London 2012 will favour rich athletes, warn MPs

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The Government's plans for the London 2012 Olympics risk favouring middle-class, privileged young athletes over poorer ones and will do little to boost grassroots participation in sport, a spending watchdog claims.

The aim of UK Sport, the state-sponsored development body, to come fourth in the medal table could distract the Department for Culture, Media, and Sport from its core obligations to "ordinary people", warns a report today from the all-party Commons Public Accounts Committee.

The MPs claim there is no evidence to support the widely promoted view that televised British success at big events positively influences the uptake of sport. They state: "There is a risk that the focus on winning medals could distract the department's attention from encouraging ordinary people to participate."

And they warn: "Olympic medallists in certain sports such as rowing and equestrianism do not represent the make-up of the wider population, with a disproportionate number coming from privileged backgrounds."

The MPs are sceptical of UK Sport's belief that "elite athletes can act as role models and inspire young people from all walks of life to take up sport", adding that organisation "holds no data on the background of the 1,400 elite athletes it currently funds and told us it did not consider the information to be relevant".

UK Sports refusal to collect information about its elite athletes was called "unjustified and disturbing" by the MPs, who said: "On the contrary, this information [could help] increase the socio-demographic spread of athletes in some sports."

In a separate report, the committee voices its continuing concern about funding for the £1bn Olympic Village in Stratford, east London. As a result of the credit crunch, Lend Lease, the Australian company which was picked as the preferred bidder to build flats on the site, has so far been unable to find its £450m share of the costs. The MPs noted: "[With] inflationary pressures, there is an increased risk of insolvency among suppliers."

A further source of anxiety is the absence of a firm date by which a deal with Lend Lease will be signed, although the head of the Olympic Delivery Authority said last week that he hoped it would be finalised by Christmas.

The rest of the money for the village, which will house 17,000 athletes and officials during the Games, will be provided by the publicly-funded delivery authority. The Government is the ultimate guarantor of money for the construction, which has already begun.

The credit crunch has had a major impact on the design of the village, with the number of apartments being reduced from 4,200 to 3,300. That means five athletes will have to stay in each flat, rather than four.

Criticism of the lack of focus on grassroots sport is a setback for Lord Coe, the chairman of the Games organising committee, who made it a central theme of his winning bid to the International Olympic Committee in July 2005. In May 2006, he said the Games would be "the single biggest opportunity in our lifetime to transform sport and participation in sport in the UK forever". He added: "We have a unique opportunity that we must not squander, to increase participation in sport at community and grassroots levels as well as elite levels – from the school playground to the winner's podium."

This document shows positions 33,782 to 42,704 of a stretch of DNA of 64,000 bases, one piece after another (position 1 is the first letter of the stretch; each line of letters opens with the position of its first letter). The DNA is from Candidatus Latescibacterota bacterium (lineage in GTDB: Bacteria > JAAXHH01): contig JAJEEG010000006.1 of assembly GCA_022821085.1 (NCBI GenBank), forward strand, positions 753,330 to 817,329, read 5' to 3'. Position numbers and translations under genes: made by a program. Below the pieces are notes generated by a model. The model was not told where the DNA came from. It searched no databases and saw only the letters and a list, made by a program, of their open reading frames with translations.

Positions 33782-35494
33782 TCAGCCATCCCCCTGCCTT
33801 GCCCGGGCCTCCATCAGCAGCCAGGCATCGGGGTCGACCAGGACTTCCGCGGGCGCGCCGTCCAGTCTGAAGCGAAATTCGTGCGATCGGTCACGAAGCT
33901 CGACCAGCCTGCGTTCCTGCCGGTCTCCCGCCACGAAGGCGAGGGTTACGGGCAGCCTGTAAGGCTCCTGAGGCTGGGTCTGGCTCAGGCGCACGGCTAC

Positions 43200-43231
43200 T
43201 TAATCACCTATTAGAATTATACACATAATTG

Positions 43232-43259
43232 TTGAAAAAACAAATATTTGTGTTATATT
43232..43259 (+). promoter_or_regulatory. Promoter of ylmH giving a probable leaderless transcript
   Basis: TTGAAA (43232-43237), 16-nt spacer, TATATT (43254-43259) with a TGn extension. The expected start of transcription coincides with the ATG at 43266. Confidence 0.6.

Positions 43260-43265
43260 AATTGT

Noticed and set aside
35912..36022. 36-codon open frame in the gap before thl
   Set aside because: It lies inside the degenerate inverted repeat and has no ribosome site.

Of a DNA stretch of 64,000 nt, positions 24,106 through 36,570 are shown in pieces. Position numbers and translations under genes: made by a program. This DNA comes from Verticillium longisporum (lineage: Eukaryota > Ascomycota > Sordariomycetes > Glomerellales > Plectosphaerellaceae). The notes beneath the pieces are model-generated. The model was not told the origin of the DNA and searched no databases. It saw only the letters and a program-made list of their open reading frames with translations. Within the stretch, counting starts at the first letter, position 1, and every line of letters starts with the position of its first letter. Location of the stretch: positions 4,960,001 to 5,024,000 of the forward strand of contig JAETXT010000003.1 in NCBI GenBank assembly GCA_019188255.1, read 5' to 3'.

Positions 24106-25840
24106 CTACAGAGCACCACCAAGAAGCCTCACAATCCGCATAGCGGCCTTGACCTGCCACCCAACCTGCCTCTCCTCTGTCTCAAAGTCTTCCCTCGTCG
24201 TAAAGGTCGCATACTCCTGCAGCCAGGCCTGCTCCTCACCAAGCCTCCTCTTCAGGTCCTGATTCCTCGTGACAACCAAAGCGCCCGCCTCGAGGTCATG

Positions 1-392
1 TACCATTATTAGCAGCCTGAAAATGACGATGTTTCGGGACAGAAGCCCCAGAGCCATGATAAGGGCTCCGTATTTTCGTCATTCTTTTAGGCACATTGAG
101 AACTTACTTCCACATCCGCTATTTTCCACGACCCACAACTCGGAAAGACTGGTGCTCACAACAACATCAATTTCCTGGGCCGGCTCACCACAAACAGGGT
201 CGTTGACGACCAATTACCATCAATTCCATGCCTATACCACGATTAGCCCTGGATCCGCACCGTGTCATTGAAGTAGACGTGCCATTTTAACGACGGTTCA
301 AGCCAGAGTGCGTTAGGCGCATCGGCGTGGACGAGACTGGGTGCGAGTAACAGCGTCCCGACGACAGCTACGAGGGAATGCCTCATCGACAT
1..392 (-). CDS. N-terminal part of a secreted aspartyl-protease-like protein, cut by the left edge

Last night, the Government insisted there was no question of the Department for Culture, Media, and Sport being "distracted" or favouring middle-class sports over those which attract poorer competitors. Reiterating the ministry's goal of getting two million people more active by 2012, a spokesman added: "We want to use the Games as a catalyst for change – changing attitudes and changing lifestyles. We are doing a great deal to make sure London 2012 is unique in its legacy ambitions."

Jordan Huggins, student, 17: 'In Leyton, facilities were Third World'

I have only been running for a year. I entered a school competition and when I did well I was asked to compete at an open meeting. I ran 60m in 6.9sec, the second-fastest in the UK. Since then I have moved on to 100m. My personal best is 10.45sec. I want to win gold in Stratford.

Where I grew up in Leyton, the facilities were Third World. What we need from the Government is money to build new ones. Good sports facilities raise your hopes and make you dream of the future. Sport teaches you self-discipline and keeps you off the streets. Kids need that now more than ever.

Emma Pallant, student, 21: 'I've had some of the best facilities'

I joined Aldershot Athletics Club when I was eight. This year I won bronze in the world junior championships in the 1500m with a time of 4min 17sec – six seconds off my personal best. I have my heart and head set on Stratford, and want to win gold for Britain.

I realise how lucky I am to have had use of some of the best facilities in the world. My club is attached to an Army garrison and Team GB train there, so I have never been far from the influence of top athletes. It is especially useful having a pool and physiotherapists on hand for when you pick up a niggling injury. The track is very good and I have free access to a weights room for resistance training.

Thousands more young athletes deserve facilities like these.